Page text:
The Hunger Games movies have become a symbol of covert defiance and political expression for protestors in Thailand against the military junta running the country. The newest film opened at the box office this week, and by the end of its first day, three activists had been arrested and the Deputy Prime Minister had to get involved.
Shortly after the Thai army staged a coup d'état on May 22—the 12th successful coup in the past century—protesters began flashing the three-finger salute seen in the Hunger Games to show their opposition to the military takeover. Characters in the Hollywood blockbuster also raise the salute as an act of rebellion against an authoritarian regime, but as anti-coup activists in Thailand will tell you, the struggle here is quite real.
Since seizing power, Thailand's military rulers have suspended the country's democracy, muffled the press, and banned all political protests and criticism of the regime.
On Wednesday, three student activists were arrested during their effort to organize a mass viewing of the movie's latest instalment, The Hunger Games: Mockingjay - Part I, which opened in theaters across Thailand.
The students originally planned to watch the premiere at the Scala theater in Bangkok, but the cinema pulled the movie from its seasonal lineup after it caught wind of the students' plans. Two activists showed up at the theater Thursday morning to explain to the press that they would not be deterred; they would watch the movie en masse at another surprise location.
"We just want to see the movie," Rattapon Supsopon, a fourth year Economics student at Thammasat University, told a gaggle of reporters and several dozen policemen who stood by idly. "There will be no three-finger salutes, no demonstrations, no politics," he promised. Minutes later, he was escorted off the premises by plain-clothed police, shoved into a silver SUV, and driven to the police station.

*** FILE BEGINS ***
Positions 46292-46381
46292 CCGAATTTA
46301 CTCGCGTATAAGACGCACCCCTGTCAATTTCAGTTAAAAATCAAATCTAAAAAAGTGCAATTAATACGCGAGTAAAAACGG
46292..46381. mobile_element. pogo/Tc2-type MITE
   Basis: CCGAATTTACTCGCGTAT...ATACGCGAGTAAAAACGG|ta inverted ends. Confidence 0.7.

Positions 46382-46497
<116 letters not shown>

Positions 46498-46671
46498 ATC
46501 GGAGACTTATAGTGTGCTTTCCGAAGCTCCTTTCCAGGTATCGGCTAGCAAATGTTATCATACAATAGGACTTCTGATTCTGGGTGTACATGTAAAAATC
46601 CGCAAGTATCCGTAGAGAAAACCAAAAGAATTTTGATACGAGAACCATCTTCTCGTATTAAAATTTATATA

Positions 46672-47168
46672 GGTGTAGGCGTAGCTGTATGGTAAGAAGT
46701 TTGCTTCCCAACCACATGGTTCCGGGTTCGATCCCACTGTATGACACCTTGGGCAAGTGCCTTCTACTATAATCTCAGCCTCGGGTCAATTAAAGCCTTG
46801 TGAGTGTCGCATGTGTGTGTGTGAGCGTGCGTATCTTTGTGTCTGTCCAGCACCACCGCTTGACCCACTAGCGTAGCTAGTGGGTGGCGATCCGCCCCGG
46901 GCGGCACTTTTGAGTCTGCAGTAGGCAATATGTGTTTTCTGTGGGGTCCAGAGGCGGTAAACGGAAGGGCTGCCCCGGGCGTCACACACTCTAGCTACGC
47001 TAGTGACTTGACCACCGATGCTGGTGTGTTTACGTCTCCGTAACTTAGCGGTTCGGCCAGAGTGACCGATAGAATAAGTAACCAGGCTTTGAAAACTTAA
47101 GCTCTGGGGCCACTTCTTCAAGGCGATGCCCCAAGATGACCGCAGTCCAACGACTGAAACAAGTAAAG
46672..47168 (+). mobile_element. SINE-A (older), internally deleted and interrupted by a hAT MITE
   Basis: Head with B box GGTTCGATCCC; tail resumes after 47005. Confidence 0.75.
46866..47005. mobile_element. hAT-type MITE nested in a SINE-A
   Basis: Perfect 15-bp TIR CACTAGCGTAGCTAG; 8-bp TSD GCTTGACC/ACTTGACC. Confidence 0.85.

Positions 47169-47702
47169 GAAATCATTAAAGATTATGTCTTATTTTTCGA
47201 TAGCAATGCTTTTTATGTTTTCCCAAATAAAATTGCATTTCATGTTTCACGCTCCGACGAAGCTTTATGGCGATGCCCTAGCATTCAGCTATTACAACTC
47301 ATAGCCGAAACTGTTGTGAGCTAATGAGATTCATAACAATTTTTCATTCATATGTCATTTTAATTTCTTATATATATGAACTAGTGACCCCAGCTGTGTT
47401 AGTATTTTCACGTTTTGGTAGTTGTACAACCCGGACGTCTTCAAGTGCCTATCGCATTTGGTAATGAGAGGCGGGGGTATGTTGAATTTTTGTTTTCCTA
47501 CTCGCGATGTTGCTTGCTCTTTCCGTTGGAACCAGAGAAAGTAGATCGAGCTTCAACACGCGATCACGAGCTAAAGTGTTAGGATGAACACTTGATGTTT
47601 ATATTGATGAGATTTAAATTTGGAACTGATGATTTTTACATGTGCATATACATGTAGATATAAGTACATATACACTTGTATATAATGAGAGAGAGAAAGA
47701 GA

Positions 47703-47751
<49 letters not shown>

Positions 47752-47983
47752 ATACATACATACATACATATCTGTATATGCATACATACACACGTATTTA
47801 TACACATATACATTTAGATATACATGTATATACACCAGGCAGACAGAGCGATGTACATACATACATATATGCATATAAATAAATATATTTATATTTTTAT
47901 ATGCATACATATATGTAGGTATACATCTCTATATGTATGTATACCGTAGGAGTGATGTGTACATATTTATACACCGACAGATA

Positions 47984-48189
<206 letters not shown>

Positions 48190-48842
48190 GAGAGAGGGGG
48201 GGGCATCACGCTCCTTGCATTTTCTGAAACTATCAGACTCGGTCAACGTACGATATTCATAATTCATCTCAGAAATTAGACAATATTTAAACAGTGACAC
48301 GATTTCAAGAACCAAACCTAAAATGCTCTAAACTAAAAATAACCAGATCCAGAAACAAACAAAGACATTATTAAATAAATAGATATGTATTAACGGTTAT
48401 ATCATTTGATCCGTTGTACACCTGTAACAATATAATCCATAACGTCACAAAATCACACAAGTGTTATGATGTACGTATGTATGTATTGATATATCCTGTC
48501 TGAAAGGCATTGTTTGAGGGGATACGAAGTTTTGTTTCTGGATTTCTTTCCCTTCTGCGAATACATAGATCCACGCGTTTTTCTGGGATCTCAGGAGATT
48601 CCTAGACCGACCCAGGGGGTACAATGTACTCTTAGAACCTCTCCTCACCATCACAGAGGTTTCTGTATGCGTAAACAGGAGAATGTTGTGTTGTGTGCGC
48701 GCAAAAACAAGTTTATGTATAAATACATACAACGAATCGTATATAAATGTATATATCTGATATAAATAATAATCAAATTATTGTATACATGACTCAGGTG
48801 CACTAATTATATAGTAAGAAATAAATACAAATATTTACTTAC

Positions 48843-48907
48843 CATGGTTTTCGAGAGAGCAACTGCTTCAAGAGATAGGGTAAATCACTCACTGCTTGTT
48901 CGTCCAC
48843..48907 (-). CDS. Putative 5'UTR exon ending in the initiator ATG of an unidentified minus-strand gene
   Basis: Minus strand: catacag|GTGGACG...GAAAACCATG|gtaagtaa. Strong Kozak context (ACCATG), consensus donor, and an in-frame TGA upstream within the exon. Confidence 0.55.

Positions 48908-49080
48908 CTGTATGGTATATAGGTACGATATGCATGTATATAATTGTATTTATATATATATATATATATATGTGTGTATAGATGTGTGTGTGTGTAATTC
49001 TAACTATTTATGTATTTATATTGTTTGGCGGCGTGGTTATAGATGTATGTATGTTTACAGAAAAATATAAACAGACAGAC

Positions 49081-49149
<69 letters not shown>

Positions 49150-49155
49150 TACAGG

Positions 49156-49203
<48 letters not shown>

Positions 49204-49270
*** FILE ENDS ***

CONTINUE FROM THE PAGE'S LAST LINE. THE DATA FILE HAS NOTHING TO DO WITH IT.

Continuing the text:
His "comrade," as the students call each other, was arrested shortly thereafter for showing the press his copy of George Orwell's 1984—another symbol of coup resistance that has been banned by the junta. In May, the same student was arrested for reading the dystopian novel in public.
"I guess I'm in command now," Rick Rittiphan said as he waited for others at the surprise location: a movie theater in Siam Paragon, one of Bangkok's most upscale malls. He and three other students purchased 200 tickets for the 12:40 PM showing of the movie, which they planned to distribute to whomever wanted one, including members of the press.
"It's gunna happen," Rittiphan said as he divided up the paper tickets. "We're going to mock them with Mockingjay."
Almost on cue, a crowd of reporters and security guards arrived at the scene. Their attention quickly turned to a first-year female student from Bangkok University who began flashing the three-finger salute in front of Jennifer Lawrence's larger-than-life face on one of the movie's billboards.
Police moved in to arrest her, just as they had done with five other students in northeastern Thailand who flashed the salute the day before. Meanwhile, Rittiphan and dozens of other students managed to slip into the theater and watch the movie as planned. With only three comrades arrested, the event was deemed a success.
After the commotion subsided, Arnon Nampha, a prominent lawyer who regularly represents members of anti-coup political faction, shook his head while he ate ice cream inside the luxurious movie theater.
"It makes the military look silly when they try to stop students from seeing a movie," he said. "It's nonsense."
The arrests of the saluting students at the cinema forced General Prawit Wongsuwna, Deputy Prime Minister and a member of the Junta's National Council for Peace and Order (NCPO), to make a statement.
"If anyone disagrees with the NCPO, they have the right to think that way. But they cannot express that [disagreement], strictly," he said.
"I believe the students' symbolic protests that are happening in many areas at the moment will not escalate, because I believe the majority of the people understand what the NCPO and the government are doing. The NCPO is asking for only one year, which is not a long time, in order to reform the country and lead it to a new election. And then things will return to normalcy immediately."
The director of the movies, Francis Lawrence, had been relatively silent on the situation in Thailand until earlier this week, when he told The Sydney Morning Herald he was unsettled by all of the arrests.
"When people are getting arrested for doing something from your movie, it's troubling," Lawrence said. "It is sort of thrilling that something that happens in the movie can become a symbol for people, for freedom or protest. But when kids started getting arrested for it ... it takes the thrill out of it and it becomes much more dangerous and it makes the feeling much more complex."
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